The shelter's intake of strays had dropped by 60%, and it nearly halved the number of animals euthanized. Several communities in Oklahoma that have passed and enforced spay/neuter ordinances report a reduction in the number of stray animals. Claremore's animal control supervisor said that since the city passed an ordinance, "The number of strays taken in goes down every year."
Requiring that dogs and cats be sterilized unless their owners purchase an annual breeding permit—the cost of which would fund low-cost spay/neuter services—saves animals' lives and taxpayer dollars. Purposely bred puppies and kittens usually sell for several hundred dollars each—a permit fee is a reasonable and small price to pay to breed animals when taxpayers are funding the capture, housing, and disposition of others.
This story about Oklahoma says: "most communities have low-income programs that can start at $20" and even the source they quote sites “making (s/n) services available" as the first item to make an ordinance work. He also admits, “You have to enforce it. That’s probably where the biggest downfall is with those types of ordinances.” This buttresses our position that an ordinance in our area would not be effective when we do not have sufficient spay/neuter options available, and reinforces my claim that enforcement will be big obstacle.
A comprehensive spay/neuter ordinance should include the following provisions:
- Required breeding permits for backyard and hobby breeders (costing a suggested minimum of $100per litter)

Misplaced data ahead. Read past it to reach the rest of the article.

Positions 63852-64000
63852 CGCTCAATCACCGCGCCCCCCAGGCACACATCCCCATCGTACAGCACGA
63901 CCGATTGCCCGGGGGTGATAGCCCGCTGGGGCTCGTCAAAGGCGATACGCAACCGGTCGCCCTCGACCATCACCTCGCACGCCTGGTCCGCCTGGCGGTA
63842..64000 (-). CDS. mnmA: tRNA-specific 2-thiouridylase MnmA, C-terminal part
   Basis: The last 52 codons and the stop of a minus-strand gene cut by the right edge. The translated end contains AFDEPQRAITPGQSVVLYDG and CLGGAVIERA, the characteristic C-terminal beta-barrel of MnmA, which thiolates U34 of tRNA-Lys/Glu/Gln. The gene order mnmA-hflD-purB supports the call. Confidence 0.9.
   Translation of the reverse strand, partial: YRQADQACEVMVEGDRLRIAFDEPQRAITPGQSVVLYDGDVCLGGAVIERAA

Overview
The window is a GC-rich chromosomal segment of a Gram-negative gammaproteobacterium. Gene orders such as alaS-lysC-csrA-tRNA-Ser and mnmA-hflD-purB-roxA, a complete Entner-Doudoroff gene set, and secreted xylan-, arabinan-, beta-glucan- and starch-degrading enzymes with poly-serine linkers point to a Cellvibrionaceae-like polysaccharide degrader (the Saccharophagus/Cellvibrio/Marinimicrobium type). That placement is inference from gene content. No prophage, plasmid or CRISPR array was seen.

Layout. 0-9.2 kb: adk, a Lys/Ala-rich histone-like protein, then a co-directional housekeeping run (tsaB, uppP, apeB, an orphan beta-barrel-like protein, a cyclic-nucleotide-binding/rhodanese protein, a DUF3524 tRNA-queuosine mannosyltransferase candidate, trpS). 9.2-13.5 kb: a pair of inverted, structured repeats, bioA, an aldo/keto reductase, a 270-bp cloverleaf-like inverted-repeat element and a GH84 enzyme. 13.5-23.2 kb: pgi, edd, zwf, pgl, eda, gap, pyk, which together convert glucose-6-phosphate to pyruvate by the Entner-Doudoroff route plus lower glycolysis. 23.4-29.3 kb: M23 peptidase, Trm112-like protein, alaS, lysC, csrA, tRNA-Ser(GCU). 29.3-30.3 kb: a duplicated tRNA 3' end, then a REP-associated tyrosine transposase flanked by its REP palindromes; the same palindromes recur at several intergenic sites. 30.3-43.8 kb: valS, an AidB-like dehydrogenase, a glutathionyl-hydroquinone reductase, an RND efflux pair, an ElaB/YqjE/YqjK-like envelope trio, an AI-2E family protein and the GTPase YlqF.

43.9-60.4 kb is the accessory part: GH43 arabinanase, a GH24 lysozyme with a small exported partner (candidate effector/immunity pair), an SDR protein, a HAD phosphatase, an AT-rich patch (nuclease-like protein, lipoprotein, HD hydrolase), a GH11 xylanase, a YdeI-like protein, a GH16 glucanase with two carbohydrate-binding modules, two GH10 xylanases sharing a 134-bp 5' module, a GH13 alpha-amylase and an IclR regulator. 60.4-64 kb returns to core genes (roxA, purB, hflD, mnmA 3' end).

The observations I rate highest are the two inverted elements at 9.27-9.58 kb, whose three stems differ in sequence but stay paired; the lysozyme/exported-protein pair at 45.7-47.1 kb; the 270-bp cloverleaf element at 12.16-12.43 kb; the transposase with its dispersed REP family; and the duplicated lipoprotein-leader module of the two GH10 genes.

NOTE: The Humane Society of the United States of TN has lobbied for regulation of backyard breeders in Nashville for years, to no avail.
- Mandatory spaying of mother dogs and cats and surrender of litters to a local shelter in cases of accidental litters or a requirement that guardians purchase a breeding permit and (on a case-by-case basis) pay a penalty fee for failing to buy one prior to breeding
Wow! Nearly a quarter of Jackson residents live in poverty. This would surely cause many pets to be surrendered.
- Mandatory sterilization of animals impounded by the city
- Pre-release sterilization of all animals adopted from shelters (In its Guidelines for Standards of Care in Animal Shelters, the Association of Shelter Veterinarians states that "[s]urgical sterilization (spaying or neutering) prior to release to adopters, including kittens and puppies as young as 6 weeks old, remains the most reliable and effective means of preventing unwanted reproduction of cats and dogs and decreasing their birthrates.")
We agree that animals should be spayed and neutered prior to release from any animal shelter or rescue. A spay/neuter clinic would help facilitate that.
- Significant differential licensing fees for animals to encourage guardians to have their animals sterilized
- Low-cost spay/neuter programs (Every dollar spent on spaying or neutering an animal reduces government animal control costs. The Minnesota legislature's Animal Population Control Study Commission found "that each dollar spent today on low-cost spay/neuter can lead to future animal control cost savings of approximately $18.72 over a ten-year period.")
She's making our case here again, very strongly. She cites that one dollar spent today on spay neuter saves an eighteen-fold cost over ten years. That's over a 100% return on investment annually. Bottom line: Communities see decreases in shelter intake when they decide to fund and provide aggressive spay/neuter for pet owners. It costs less to subsidize a low-cost spay/neuter surgery for an owned pet than it does to house a shelter pet for a day.
A critical element to any new law is effective enforcement. We suggest requiring enforcement in any legislation drafted.
I do not see any requirement for law enforcement to enforce in the proposed ordinance.
Perhaps you could publish this ordinance for the public to see before taking a vote. Thank you for your communication and consideration of these points.
Karen Byers, 5/1/19
The following map and data are here as well for closer viewing.